There’s a thread on another Web site discussing the pros and cons of blind tasting.
A reader sent me a clip from that dialogue citing one comment that blind tasting is “vastly overrated.”
Maybe the person meant "vastly underappreciated."
Blind tasting has been the wine industry’s standard for evaluating wines for a long time. Perhaps it’s only critics -- many of whom don’t taste blind -- who disagree about this practice.
While blind tasting is hardly perfect, it is the most objective way -- and fairest to producers -- to analyze wine. It's the way we at Wine Spectator review all new releases, and except where otherwise noted, all wines are reviewed blind.
Had this person said that blind tasting isn’t the only way to evaluate wines, and that it has its imperfections, that would have been different.
The discussion also raises some questions about how different reviewers analyze their wines, how much time they spend with them, and whether critics change their scores after the wines are revealed.
I’m happy to talk about my tastings and will from time to time.
Here are some of my practices:
I know the varietal, vintage and appellation of most wines.
Wines are opened about an hour before tasting and one pour is splashed into the sink, to let the wine aerate.
I use a warm-up wine, which was previously reviewed and rated, as a reference point.
I typically taste eight to 10 wines to get my bearings (and I taste with one of my colleagues; they’re there to learn and share their views). I write notes and score the wines, with the bags still on. Once I feel comfortable with my ratings (and that can vary depending on the varietal), I begin to unveil some of the wines.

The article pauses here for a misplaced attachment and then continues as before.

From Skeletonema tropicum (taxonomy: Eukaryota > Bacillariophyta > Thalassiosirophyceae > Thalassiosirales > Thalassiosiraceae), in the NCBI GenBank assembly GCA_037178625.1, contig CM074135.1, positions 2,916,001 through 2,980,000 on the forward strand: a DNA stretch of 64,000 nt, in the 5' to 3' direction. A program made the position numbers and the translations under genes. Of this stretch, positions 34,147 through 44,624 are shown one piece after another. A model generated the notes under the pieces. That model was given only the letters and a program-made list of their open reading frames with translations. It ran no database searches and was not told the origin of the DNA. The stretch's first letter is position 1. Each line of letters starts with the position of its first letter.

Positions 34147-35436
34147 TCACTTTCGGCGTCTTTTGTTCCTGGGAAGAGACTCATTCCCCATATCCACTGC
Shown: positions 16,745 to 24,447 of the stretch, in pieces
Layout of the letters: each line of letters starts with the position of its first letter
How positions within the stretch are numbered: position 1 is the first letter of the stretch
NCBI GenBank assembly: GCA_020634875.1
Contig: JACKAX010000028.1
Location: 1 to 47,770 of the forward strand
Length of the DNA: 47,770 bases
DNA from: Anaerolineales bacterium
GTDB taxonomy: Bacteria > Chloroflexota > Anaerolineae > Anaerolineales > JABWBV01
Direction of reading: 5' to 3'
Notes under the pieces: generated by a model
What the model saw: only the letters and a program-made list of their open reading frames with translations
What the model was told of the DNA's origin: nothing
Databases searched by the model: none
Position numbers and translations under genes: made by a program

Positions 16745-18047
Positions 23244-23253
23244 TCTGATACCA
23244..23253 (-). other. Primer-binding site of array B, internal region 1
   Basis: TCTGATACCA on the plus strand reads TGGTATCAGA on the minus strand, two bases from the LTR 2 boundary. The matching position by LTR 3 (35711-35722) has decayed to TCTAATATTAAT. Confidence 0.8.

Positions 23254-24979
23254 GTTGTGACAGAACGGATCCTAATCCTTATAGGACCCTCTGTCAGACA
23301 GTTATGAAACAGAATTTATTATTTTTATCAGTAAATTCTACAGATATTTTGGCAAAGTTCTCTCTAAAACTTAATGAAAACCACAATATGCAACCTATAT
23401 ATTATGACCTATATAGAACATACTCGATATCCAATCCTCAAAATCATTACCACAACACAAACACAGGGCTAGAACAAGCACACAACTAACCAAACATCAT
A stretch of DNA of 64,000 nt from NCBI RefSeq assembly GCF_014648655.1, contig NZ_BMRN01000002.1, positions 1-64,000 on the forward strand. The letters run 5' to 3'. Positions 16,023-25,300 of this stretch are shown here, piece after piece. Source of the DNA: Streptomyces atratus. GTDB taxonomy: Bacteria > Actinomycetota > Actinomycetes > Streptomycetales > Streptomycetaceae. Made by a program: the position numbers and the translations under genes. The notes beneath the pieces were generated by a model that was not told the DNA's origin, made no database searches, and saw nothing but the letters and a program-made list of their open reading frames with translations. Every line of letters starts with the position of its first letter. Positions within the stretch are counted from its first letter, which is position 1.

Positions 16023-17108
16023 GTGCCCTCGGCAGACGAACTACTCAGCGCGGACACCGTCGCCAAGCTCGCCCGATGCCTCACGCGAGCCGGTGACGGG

When I find a wine that’s outstanding, or sensational, or tight, or something I want to reconsider, I leave it bagged. On a good day I might retaste a dozen or more wines, still blind, before knowing their identity.
There are times -- the 2001 Peter Michael Les Pavots springs to mind -- when a wine is so astounding that I taste it six or seven times before finding out its identity. Heck, most of that bottle was gone after all of us tasted it time and again.
I often retaste (blind again) a wine that gets a 98-point rating. Why not? Wines like that don’t come along that often.
The notion that I only spend 15 seconds or three minutes on each wine is also pure conjecture. It depends on the wine. Bad wines are easy to score, and the notes are short. Great wines deserve a more comprehensive description.
On good days (yesterday was a bad Merlot day), I’ll take some of the wines home and drink them with dinner. It gives me another chance to think about what I liked about a wine.
Other times, such as with a dense, backward Petite Sirah, I’ll let it sit, still bagged, overnight and retaste it the next day. I don’t change the score, but might tweak the note to reflect a broader drink window.
There’s nothing wrong, either, with a critic adding a comment in the note after it’s been rated and unveiled.
As I’ve said, I’ve come to appreciate blind tasting because it often renders surprises and forces you to use your sensory skills rather than your ability to read a label.
I’m sure you have some thoughts on this subject.